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04 april 2014 5:10 pm as he opens his very own hotel, could andy murray be the new basil fawlty? by frank barrett, travel editor, the mail on sunday here is basil fawlty on the perils of letting yourself succumb to depression: ‘..one day you wake up in the morning and you can't face life any more.’ ‘and then,’ adds basil’s wife sybil: ‘you open a hotel.’ basil and sibyl, sole proprietors of fawlty towers, had good cause to reflect on the wisdom of being in a very difficult business. a business where all your customers seem to spend much of their time complaining: either to your face, which is bad enough; or, even worse, they make their complaints via tripadvisor where their bitter words will live forever: an eternal blot on your emotional landscape. why would anybody in their right mind, you wonder, wish to buy and run a hotel? this question occurred to me again with the news that andy murray has invested some of his hard-won gains into the cromlix hotel, situated near his hometown of dunblane in perthshire. of all the gin joints in all of the towns in all of the world he walked into this one and decided that this would be a happy resting place for some of his tennis millions. for someone, it has to be said, who doesn’t seem to brim with happiness, i have to tell andy that attaching his name to a hotel is unlikely to add to that sum total of joy. there is something about being in a hotel that brings out the worst in people. as basil fawlty discovered (though, to be fair, his guests did have a lot to put up with: rats at large, corpses in reception, dead dogs in the dining room), your customers are seldom satisfied. simply put they don’t like you (as manager) and they probably don’t like your hotel (too posh, too basic, too expensive, too cheap, too new, too old – look on tripadvisor). as a hotel owner you become an aunt sally, a sitting target for any passing malcontent to take a pop at. like careers in politics and football management, all hotel owning adventures seem to end in tears. perhaps andy murray and the cromlix will be different, a hotel match made in heaven. if he pulls this one off, however, it will be a greater success than winning wimbledon or an olympic gold. just ask basil… do you agree with frank? would you go into the hotel business? and would you stay at andy murray's newly-opened cromlix hotel? have your say here... april 4, 2014 in 1. frank barrett | permalink | comments (0) share this article: digg it del.icio.us reddit newsvine nowpublic stumbleupon facebook myspace fark 28 march 2014 3:10 pm forget lonely planet's greatest wonders, these are the top 10 places to avoid posted by frank barrett, travel editor, the mail on sunday lonely planet has published its list of the world’s greatest wonders: this is my guide to ten of the world’s places not to bother with – a much more useful service in my opinion. 1. empire state building, new york (pictured): when it comes to tall buildings, my clearest advice is to stay away from them. they’re expensive, overcrowded and likely to bring on a nosebleed. the view from the esb is ok but doesn’t justify the hassle and expense of seeing it. if you want a skyscraper view of manhattan head up the rockefeller center. 2. eiffel tower, paris: if you really want to go up the eiffel tower, then walk up. at least as far as you are allowed. unless you enjoy standing in queues at a high altitude, don’t even contemplate the final stage to the summit which involves endless waiting and tiny lifts. and if the weather is bad all you will see is mist. 3. the little mermaid, copenhagen: this is denmark’s major tourist attraction? i’ve seen bigger (and much more interesting) poodles. 4. hollywood sign, los angeles: it’s a sign. it’s in hollywood. and..? 5. lands end, cornwall: the end of the land. you have to pay to see this? 6. great wall of china, china: i’ve got a great wall in my garden but i’m not making a big fuss about it. 7. sydney harbour bridge, sydney (pictured): sydney has two big must-sees: its opera house and its bridge. i don’t know whether people from sydney have been anywhere else in the world but lots ofother cities have bridges. newcastle upon tyne has five of them. 8. mona lisa, paris: save three hours of your life and a wodge of cash: don’t bother fighting through the louvre crowds to see what is effectively an average portrait of an unknown woman. over-rated doesn’t begin to describe it. 9. manneken pis, brussels: a statue of a small boy doing ... what? are you serious? 10. bateau mouche, paris: keep well away from tall buildings, caves ... and boat excursions. boat trips (like cave visits) have no clearly discernible time limit – they may take 20 minutes (doubtful) they may last five hours. and there’s nothing – absolutely nothing - you can do to escape… do you agree with frank? have your say here... march 28, 2014 in 1. frank barrett | permalink | comments (0) share this article: digg it del.icio.us reddit newsvine nowpublic stumbleupon facebook myspace fark 26 march 2014 7:09 pm the 9/11 memorial museum is the vital last component in new york's tribute to the bleak events of september 2001 new arrival: the new museum completes the picture at the 9/11 memorial. pic: ap posted by chris leadbeater, travel writer, travelmail, @leadbeaterchris for an event – if that is the correct word to use here – that happened almost 13 years ago, the power of 9/11 to create headlines that ripple across the planet is remarkable. that, of course, is a deeply obvious statement. the terrorist attacks of 11 september 2001 were moments, written in blood and fire, which altered the course of the new millennium. but today, in its own discreet little way, is a continuation of the story. and perhaps a significant part of the healing process too. why? because, in the last few hours, tickets have gone on sale for the 9/11 memorial museum – the long overdue institution which will complete the picture of recovery at the former site of the world trade center skyscrapers in the streets of lower manhattan. there have been times when it seemed that the museum would never be brought to fruition. it was meant to have been ready for the summer of 2012 (a year after the tenth anniversary of the disaster in 2011, when the wider 9/11 memorial which frames it opened) – but it has been mired in bureaucratic delays, financial problems and sundry issues over the land on which it sits. discreet: the museum sits next to, but does not overshadow, the memorial. pic: ap so today's announcement that it will open its doors to the public on 21 may – with a six day 'dedication' period (15-20 may) in advance for survivors, relatives of the dead, emergency service staff and recovery workers – is a wholly welcome development. in november, i wrote about the completion of one world trade center – the enormous tower which has been constructed alongside the memorial (and is recognised as the tallest building in the united states). it is, i argued, the "final piece of an intriguing metropolitan jigsaw, a grand statement with exclamation mark" whose loftiness re-applies a coating of unapologetic swagger to a site which was so notoriously shorn of its architectural height. well, if one world trade center is the exclamation mark, then the 9/11 memorial museum is the soft sub-text. the 9/11 memorial itself is exceedingly well conceived – a calm, under-stated tribute to those who perished 13 years ago (and in the bomb attack on the same location in 1993). it spreads out around two pools of water in the footprints of the fallen skyscrapers, the names of the victims stencilled neatly into metal alongside. but what the memorial has lacked is context. it dispenses remembrance and quiet, considered respect – but not explanation. the arrival of the museum changes this. it will not be an easy task to be the voice of analysis in a place that is primarily about emotion and loss. but the museum looks set to strike the right note. the museum's key exhibits are t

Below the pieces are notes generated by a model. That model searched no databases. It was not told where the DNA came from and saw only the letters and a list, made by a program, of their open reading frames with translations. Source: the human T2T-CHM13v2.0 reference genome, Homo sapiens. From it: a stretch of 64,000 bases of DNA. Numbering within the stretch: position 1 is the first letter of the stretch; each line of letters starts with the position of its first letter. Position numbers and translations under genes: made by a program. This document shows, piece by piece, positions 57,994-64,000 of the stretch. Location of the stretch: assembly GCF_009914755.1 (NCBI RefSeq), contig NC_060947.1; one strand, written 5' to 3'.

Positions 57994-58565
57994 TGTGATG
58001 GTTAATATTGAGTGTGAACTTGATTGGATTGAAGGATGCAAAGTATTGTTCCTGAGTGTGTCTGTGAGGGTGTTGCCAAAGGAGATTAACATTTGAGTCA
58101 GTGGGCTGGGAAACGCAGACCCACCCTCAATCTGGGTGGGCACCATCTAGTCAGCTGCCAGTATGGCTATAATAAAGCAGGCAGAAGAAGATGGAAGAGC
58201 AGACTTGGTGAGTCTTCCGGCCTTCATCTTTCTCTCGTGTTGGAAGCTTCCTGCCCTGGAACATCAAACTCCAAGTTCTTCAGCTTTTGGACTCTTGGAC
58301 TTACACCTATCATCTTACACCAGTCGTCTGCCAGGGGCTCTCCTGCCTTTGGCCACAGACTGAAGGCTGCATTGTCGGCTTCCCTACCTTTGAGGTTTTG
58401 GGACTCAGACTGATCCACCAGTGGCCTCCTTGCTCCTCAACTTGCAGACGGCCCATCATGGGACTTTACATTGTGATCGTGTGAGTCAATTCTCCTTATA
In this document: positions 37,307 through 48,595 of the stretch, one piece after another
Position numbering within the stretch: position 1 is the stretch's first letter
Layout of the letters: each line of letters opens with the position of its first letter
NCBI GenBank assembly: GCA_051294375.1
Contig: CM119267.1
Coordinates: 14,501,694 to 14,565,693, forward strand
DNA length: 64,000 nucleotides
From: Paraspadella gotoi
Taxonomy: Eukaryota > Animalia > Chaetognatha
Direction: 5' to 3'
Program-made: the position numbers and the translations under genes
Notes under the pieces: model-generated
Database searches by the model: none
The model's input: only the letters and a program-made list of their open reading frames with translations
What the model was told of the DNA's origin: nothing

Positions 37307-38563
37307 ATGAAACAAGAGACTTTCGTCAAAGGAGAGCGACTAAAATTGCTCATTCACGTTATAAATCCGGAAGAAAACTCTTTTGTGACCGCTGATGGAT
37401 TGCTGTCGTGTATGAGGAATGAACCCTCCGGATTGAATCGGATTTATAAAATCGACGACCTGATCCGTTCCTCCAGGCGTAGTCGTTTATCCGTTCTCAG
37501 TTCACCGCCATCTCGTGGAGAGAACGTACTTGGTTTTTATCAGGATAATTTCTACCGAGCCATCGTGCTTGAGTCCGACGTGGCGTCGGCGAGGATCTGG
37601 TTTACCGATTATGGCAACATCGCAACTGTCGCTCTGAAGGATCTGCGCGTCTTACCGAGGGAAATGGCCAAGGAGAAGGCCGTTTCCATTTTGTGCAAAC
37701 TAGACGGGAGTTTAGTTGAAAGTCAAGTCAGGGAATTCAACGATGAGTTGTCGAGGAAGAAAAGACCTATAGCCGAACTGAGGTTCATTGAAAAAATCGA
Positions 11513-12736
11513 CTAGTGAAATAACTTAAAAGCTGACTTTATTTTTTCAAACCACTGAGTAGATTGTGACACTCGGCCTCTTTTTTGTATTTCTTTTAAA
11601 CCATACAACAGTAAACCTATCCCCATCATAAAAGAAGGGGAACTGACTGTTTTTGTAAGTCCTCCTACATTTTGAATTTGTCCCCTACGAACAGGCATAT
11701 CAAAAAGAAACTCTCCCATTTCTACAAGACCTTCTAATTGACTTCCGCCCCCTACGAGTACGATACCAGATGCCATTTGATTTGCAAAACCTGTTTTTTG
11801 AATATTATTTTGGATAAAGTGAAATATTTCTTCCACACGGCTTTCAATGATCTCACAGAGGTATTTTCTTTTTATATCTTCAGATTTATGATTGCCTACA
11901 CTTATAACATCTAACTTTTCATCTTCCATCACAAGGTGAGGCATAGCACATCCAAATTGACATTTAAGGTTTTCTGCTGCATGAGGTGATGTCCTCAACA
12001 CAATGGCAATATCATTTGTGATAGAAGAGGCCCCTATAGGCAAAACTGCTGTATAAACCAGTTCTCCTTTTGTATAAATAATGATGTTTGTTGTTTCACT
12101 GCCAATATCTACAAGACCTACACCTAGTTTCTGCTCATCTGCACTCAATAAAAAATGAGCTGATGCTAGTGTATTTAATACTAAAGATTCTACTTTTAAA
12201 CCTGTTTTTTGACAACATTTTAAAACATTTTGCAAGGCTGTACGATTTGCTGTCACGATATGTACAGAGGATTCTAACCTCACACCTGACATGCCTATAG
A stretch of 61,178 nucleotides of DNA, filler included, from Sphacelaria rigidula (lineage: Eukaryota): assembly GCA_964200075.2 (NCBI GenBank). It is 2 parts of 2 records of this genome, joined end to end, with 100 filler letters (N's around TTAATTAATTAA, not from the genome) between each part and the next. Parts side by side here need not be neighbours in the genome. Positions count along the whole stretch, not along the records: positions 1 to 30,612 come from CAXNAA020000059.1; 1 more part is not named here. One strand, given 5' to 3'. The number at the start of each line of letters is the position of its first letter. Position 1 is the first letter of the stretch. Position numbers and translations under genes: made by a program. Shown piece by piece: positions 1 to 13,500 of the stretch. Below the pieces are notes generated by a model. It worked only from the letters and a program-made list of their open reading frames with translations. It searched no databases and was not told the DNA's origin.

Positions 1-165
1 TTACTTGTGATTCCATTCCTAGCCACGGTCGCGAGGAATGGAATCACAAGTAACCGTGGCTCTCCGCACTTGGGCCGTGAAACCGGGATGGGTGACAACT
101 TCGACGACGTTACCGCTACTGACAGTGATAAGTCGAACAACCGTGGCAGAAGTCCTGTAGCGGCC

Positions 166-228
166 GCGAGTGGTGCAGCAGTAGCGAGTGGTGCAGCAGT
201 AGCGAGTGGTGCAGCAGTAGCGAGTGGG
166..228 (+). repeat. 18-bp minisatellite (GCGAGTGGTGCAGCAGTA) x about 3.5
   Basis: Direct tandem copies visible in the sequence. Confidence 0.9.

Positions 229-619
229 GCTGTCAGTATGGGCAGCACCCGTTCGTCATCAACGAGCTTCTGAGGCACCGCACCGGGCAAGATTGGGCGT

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and will be replenished in 415 seconds